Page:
Thursday

How to carve a Halloween pumpkin the easy way.




I watch Martha Stewart frost cookies, swirl ribbon, and carve magnificent jack-o-lanterns and I think WHY NOT ME? She's so cool. And I drool. In the past, I've left pumpkin carving to the manly man in my house, the one with the big knife. Daddy. I must be a big ol' wimp because I have always had the hardest time, physically, carving a pumpkin. BUT, yesterday I took a stand and decided not to let the pumpkin beat me. I learned from the carving pro Matthew McIntosh a few simple steps that made pumpkin carving as easy as Martha Stewart makes it look. Really. And these pictures? Yes, I actually carved this pumpkin.

My Martha Stewart Pumpkin Carving Tricks
First, remember that when you cut the top of your pumpkin off to make a lid, cut at an angle so that the lid does not fall into the pumpkin. Stop laughing, this was not a no-brainer to me. Then, seriously, invest in a Pumpkin Masters Pumpkin Carving Kit. This pumpkin tool box makes all the difference. I will never go back to using spoons and sharp knives.



Scrape out the inside of the pumpkin. Since I just carving a design into the skin of my pumpkin, not cutting it all the way thru, I want to scrape the inside of the pumpkin on the side the design will be on, down to about 1/2 inch thick. (That way when I put a light inside, my design will glow where there is no outer skin.) The scraping spatula makes this waaaaay easier than using a spoon.



Find a Halloween stencil or template that you'd like to become the design on your pumpkin, print it out,  and tape it to the outside of the pumpkin. (The Pumpkin Masters Kit comes with pages and pages of stencils by the way)



Take the sharp pointy tool from your kit, (or something like a toothpick or icepick) and poke tiny holes along the design. This will transfer the pattern to cut onto your pumpkin skin. Then take off your stencil.



Rub white flour into the surface of the pumpkin. You will see the flour will fill the tiny holes and illuminate them, making your stencil pattern look like a connect-the-dots pattern. Feelin' like Martha yet? I sure was at this point.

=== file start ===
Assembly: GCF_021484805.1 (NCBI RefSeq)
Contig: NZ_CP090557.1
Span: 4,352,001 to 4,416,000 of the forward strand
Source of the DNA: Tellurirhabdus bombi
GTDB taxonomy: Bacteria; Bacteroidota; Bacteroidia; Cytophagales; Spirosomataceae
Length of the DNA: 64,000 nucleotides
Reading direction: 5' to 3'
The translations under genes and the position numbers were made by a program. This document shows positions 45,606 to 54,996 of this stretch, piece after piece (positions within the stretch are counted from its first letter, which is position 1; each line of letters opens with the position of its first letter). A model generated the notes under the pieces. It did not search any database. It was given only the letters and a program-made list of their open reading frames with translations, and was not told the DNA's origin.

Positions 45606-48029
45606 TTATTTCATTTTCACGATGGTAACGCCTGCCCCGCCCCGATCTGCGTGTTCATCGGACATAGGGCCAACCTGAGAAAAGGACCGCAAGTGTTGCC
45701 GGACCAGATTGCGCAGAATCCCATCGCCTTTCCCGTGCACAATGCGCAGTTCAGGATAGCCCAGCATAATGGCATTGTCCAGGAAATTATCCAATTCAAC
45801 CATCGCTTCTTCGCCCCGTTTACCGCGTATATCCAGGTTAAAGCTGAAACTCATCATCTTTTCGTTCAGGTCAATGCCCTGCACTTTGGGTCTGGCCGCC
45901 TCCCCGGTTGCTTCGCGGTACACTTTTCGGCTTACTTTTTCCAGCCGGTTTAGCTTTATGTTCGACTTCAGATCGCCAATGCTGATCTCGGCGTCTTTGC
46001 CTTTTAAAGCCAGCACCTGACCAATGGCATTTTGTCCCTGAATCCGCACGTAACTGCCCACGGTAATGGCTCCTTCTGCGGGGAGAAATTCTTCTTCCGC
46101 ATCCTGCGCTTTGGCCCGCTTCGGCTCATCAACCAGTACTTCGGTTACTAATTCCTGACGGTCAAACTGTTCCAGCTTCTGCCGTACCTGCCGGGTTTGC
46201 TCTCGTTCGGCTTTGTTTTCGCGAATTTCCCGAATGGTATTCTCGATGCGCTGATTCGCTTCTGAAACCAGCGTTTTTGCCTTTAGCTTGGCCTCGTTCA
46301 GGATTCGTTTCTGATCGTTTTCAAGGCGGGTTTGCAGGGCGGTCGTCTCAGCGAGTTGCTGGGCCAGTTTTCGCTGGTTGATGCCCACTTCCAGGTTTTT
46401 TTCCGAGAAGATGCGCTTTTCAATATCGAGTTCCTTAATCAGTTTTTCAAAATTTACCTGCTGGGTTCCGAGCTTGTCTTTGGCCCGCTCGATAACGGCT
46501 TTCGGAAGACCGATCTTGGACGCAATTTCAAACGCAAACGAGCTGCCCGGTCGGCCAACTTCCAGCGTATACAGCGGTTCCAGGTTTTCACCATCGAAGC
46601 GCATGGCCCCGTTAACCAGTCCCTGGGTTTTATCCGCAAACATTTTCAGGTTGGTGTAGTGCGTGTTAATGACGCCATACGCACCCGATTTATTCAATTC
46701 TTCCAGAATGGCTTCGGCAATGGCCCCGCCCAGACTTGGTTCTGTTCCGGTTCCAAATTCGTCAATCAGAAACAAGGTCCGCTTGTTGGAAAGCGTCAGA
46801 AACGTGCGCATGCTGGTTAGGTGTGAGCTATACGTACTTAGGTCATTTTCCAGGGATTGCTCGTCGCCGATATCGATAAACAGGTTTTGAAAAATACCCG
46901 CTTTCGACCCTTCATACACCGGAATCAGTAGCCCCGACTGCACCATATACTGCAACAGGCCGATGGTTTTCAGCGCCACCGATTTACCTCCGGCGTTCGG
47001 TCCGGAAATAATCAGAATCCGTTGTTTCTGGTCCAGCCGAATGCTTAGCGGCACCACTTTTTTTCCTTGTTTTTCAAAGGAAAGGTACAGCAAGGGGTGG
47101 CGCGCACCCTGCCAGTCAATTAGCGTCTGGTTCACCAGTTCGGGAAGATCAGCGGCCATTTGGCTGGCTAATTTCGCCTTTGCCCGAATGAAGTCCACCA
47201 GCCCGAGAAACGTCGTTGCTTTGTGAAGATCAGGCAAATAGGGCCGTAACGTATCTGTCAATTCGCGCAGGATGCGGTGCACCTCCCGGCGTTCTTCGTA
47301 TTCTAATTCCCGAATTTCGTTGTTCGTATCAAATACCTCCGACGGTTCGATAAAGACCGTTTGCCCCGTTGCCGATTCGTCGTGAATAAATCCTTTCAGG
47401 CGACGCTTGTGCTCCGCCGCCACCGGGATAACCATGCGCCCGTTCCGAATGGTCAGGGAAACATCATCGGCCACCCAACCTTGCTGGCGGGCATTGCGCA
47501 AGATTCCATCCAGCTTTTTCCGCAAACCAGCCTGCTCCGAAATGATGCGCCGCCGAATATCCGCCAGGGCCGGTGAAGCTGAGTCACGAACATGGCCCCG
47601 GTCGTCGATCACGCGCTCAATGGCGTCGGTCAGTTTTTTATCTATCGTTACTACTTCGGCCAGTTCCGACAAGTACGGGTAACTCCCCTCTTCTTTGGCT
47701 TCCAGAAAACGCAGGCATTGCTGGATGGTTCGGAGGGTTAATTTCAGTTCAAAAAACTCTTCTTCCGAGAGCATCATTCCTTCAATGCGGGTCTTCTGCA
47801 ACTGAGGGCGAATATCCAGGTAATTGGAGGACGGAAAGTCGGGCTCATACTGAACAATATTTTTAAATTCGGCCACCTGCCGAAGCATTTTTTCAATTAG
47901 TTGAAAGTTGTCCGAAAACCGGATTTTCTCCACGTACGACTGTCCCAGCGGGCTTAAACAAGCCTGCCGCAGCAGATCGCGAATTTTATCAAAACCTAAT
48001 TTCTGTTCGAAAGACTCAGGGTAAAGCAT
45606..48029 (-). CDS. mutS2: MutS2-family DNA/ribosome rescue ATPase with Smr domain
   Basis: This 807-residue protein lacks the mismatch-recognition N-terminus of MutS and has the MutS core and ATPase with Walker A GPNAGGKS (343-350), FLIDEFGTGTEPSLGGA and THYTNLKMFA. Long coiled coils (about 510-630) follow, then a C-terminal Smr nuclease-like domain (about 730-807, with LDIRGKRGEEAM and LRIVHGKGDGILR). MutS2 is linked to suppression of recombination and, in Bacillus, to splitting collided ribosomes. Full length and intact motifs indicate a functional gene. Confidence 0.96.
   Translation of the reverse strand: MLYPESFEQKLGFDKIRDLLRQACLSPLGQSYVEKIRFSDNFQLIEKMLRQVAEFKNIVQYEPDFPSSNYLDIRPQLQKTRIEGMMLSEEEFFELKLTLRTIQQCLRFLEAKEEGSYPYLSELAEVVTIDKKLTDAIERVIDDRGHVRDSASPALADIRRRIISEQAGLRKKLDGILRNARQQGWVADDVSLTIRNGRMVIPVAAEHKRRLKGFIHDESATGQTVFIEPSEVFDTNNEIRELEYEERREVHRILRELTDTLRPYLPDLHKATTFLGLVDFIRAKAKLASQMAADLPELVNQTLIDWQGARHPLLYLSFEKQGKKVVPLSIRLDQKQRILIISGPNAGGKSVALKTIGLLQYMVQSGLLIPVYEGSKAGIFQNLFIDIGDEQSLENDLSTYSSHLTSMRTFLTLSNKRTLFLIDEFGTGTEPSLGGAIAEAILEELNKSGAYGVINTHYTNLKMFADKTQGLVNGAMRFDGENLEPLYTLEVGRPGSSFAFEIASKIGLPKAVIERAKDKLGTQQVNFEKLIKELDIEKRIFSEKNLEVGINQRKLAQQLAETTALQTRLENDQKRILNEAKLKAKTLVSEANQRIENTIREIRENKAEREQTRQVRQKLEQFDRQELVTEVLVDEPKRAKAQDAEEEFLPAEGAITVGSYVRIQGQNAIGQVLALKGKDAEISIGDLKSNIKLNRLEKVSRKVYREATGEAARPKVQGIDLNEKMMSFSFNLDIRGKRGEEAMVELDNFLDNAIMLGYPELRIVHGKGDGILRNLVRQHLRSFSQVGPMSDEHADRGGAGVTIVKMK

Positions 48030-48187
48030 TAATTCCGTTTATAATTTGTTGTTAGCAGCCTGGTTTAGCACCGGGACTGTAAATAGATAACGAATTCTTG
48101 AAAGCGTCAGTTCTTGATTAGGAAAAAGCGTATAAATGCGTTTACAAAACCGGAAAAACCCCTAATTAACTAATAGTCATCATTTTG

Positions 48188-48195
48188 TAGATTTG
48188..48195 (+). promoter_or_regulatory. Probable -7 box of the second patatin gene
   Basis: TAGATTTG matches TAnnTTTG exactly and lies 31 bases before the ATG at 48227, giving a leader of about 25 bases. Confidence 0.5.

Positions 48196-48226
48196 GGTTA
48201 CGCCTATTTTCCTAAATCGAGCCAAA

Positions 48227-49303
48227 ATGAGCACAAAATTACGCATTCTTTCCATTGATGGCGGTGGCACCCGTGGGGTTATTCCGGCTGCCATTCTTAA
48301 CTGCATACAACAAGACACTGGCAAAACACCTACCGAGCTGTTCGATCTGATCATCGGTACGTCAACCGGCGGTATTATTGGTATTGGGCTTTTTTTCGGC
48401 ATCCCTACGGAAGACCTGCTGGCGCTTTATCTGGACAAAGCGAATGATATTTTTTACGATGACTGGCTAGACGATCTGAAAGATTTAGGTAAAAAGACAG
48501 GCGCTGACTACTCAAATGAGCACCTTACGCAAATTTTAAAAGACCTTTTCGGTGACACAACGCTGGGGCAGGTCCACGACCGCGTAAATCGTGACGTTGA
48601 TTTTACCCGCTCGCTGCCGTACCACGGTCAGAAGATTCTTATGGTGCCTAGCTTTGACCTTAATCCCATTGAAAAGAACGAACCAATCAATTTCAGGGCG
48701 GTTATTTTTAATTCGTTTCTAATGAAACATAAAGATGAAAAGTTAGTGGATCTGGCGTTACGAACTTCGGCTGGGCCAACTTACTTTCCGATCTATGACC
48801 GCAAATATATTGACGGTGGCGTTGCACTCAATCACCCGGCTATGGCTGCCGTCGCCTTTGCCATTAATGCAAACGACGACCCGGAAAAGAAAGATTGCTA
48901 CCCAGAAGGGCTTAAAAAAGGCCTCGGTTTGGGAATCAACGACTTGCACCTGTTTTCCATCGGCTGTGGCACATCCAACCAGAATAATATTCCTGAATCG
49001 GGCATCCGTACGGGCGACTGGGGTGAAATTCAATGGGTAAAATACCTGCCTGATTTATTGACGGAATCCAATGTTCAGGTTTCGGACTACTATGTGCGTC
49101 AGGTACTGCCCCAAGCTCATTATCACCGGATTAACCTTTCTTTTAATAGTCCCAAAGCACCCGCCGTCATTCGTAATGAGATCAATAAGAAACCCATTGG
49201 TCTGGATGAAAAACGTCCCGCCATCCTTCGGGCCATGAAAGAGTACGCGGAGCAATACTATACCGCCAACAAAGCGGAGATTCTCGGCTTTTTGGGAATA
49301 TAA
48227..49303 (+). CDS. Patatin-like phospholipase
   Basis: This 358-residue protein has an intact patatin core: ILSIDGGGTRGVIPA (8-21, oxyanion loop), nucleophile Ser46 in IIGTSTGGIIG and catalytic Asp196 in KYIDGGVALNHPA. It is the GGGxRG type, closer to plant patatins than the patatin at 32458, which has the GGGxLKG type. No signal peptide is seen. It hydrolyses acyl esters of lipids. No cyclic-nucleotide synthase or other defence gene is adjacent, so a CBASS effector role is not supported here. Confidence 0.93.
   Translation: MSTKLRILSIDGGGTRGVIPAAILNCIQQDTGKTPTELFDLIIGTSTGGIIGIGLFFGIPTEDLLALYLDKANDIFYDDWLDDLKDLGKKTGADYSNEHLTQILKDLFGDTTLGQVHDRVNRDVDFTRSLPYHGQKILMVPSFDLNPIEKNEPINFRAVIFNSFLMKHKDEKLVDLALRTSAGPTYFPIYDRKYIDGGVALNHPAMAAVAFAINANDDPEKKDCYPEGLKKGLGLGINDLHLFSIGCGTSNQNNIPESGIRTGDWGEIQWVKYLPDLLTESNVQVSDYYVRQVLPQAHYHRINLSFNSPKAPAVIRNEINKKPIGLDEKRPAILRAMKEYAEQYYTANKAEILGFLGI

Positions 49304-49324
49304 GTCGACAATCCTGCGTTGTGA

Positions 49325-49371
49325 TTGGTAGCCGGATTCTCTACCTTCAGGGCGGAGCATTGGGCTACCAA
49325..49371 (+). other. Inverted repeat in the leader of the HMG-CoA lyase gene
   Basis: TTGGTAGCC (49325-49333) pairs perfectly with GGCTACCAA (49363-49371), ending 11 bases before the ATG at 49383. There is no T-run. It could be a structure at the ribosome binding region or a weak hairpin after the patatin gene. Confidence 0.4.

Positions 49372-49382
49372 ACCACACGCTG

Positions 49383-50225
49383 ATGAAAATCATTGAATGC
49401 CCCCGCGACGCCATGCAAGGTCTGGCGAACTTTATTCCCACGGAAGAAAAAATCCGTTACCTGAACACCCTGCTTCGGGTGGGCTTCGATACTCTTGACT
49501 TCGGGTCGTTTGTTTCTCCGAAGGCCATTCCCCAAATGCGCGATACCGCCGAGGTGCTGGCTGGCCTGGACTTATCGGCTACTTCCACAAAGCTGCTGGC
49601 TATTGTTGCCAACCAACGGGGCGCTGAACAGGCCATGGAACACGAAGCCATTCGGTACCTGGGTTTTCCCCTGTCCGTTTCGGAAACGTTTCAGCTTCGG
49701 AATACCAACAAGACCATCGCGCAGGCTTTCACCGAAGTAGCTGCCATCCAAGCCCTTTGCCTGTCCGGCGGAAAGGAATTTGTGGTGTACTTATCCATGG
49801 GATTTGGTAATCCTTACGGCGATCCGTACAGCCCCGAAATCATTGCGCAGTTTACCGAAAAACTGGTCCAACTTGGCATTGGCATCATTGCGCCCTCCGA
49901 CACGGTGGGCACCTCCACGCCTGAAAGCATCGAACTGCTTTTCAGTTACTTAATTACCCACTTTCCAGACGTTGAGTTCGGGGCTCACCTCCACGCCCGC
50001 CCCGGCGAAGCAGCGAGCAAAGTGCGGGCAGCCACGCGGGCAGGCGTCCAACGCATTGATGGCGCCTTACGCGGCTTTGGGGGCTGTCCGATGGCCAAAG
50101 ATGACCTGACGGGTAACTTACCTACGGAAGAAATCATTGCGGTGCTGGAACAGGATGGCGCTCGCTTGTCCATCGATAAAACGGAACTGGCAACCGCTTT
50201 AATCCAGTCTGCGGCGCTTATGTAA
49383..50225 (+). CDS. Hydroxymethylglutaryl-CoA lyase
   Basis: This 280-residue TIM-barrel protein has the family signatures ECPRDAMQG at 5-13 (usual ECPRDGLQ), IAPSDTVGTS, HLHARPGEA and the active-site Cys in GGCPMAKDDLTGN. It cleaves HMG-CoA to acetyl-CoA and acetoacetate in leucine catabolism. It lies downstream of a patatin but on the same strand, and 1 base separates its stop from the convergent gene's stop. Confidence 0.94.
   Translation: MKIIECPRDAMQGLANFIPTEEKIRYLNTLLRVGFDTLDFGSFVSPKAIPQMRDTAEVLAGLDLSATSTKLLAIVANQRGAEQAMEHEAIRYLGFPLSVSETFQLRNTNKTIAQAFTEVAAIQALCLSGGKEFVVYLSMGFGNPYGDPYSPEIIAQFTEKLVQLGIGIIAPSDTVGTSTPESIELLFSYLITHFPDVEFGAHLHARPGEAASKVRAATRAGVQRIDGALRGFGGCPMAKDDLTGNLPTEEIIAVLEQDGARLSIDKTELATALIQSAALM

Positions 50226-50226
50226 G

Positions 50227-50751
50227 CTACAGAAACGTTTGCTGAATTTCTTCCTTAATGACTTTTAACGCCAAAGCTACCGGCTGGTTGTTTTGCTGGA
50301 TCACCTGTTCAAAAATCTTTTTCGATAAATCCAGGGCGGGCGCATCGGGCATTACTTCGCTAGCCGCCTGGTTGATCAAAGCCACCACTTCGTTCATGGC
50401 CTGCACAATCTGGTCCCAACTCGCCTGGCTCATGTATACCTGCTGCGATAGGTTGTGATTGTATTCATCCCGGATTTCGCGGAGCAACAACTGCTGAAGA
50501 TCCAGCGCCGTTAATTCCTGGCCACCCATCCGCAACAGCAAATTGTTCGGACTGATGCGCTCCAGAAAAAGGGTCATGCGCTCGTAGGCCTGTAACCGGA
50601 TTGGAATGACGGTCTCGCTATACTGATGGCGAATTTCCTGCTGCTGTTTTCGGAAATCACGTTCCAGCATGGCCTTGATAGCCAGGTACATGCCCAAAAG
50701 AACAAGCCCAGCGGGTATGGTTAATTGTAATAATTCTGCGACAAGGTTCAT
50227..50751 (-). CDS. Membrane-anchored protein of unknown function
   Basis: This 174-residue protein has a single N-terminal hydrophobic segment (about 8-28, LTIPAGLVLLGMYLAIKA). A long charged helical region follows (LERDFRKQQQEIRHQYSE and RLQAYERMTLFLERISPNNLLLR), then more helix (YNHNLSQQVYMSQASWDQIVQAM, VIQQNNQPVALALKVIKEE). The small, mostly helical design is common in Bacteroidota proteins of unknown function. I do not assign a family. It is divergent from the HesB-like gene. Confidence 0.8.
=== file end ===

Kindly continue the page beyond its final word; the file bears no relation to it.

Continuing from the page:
Use the sharp edge of a knife or the X-Acto looking tool to basically connect the dots, cutting a line from dot-to-dot to cut out your picture. Then, use the pointed, chiseled, X-Acto knife in the tool kit to scrape off the dark orange pumpkin skin in the negative areas on the pattern a bit at a time, revealing the light pumpkin flesh underneath. (One of those wood carving curved scooper tools works ok for this too. I remember using that in art school. Then I remember going to the emergency room.)



Now, mix up a little cup of bleach-water and paint it on to all the revealed surfaces of pumpkin flesh. This will kill the bacteria that causes your pumpkin to mold so fast. And finally, rub Vaseline onto all the exposed surfaces as this will lock in the moisture that prevents your pumpkin from drying up and shriveling so fast. Doing both of these steps will net you another 3-5 days of perfect pumpkin after carving. Are those Martha tricks or what?



Finally, put a Sylvania LED DOT-it Light inside the pumpkin to light it. Then, you don't have to worry about catching your pumpkin on fire (did it) or turning it black with candle smoke (also did it). There, don't you feel all superior now? Take that, Martha Stewart.

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